Mad Men (2007–2015)
8.0/10
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1 user 8 critic

The Benefactor 

Trouble rises on the set of a commercial while Don plays hooky from the office.

Writers:

(created by), | 1 more credit »
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Cast

Episode cast overview, first billed only:
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Pete Campbell (credit only)
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Paul Kinsey (credit only)
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Storyline

Harry tries to gather support around a controversial sponsorship in order to bolster his career. When Don ditches work for a day, trouble brews on the set of a commercial. Later, Betty joins her husband when he attempts to placate his clients with an amicable dinner. Written by Anonymous

Plot Summary | Plot Synopsis

Genres:

Drama

Certificate:

TV-14 | See all certifications »
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Details

Country:

Language:

Release Date:

10 August 2008 (USA)  »

Company Credits

Show detailed on  »

Technical Specs

Sound Mix:

Color:

Aspect Ratio:

1.78 : 1
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Did You Know?

Trivia

The three discussed weekly salaries of $300, $225, and $200 in 1962 had the same purchasing powers as $2,350, $1,760, and $1,560, respectively, in 2014. See more »

Goofs

Upon returning to the table after his intimate encounter with Mrs. Barrett outside the restaurant bathroom, Don mistakenly wipes off the wrong hand with his napkin. See more »

Quotes

Arthur Case: You're so profoundly sad.
Betty Draper: No. It's just my people are Nordic.
See more »

Connections

References Pinocchio (1940) See more »

Soundtracks

Betty's Ride
(uncredited)
Written by David Carbonara
[Betty goes horseback riding]
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User Reviews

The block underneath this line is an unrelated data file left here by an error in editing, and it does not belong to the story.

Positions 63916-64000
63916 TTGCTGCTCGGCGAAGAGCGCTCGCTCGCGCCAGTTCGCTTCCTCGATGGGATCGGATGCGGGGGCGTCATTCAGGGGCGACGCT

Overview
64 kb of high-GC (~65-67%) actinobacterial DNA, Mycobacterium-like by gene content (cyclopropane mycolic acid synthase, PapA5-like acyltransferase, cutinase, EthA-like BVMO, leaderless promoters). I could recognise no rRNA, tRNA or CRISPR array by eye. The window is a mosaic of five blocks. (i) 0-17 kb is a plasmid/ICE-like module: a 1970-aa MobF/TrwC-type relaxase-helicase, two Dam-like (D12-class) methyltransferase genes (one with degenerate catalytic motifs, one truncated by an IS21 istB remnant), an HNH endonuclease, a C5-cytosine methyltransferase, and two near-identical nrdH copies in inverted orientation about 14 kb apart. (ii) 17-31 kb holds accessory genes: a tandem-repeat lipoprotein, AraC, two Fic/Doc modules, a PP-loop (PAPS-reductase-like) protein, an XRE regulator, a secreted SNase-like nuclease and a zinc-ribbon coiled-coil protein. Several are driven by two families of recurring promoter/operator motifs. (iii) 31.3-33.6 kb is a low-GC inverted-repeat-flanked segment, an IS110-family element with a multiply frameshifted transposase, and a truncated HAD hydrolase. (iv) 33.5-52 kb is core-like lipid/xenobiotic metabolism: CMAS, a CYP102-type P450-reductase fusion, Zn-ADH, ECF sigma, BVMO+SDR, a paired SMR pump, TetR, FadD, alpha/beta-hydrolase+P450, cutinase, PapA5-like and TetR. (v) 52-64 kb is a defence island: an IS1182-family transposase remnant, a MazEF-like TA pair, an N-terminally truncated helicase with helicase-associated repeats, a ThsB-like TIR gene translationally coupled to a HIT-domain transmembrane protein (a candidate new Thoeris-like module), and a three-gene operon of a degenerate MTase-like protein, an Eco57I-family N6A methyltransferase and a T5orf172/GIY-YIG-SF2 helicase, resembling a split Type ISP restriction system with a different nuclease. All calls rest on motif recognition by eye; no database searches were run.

Situational, but the Good Kind.
25 July 2016 | by See all my reviews

This episode was pretty much completely situational. There were no sudden plot turns. Nothing big and exciting happened. It was almost like watching a short, indie film. It wasn't a riveting story, it was just a small tale about a wife who is being pursued by a young man on horseback, and a man who fell drunk and issued insults, and the man who is tasked with fixing it.

That being said, it was fantastic, if you asked me. It's a great example of how what is, frankly, a filler episode, can touch the audience anyway. Like "Fly." It bears no weight whatsoever, and yet it's strangely wonderful. The acting is, as usual, phenomenal.

The episode capitalizes on what is possibly the show's best quality. Most television shows that are as good as this one operate on large scales. A big-time drug ring, the White House, Hollywood (or Hollywoo), the New Jersey Mafia, or anything that matters to the whole country. But this show can be just as riveting by simply being normal. There are no deaths, I mean, not of major characters, anyway, there are no shoot-em-ups, no wars, it's just a company. And it's every bit as exciting as "The Sopranos," and that's what makes this show so brilliant.


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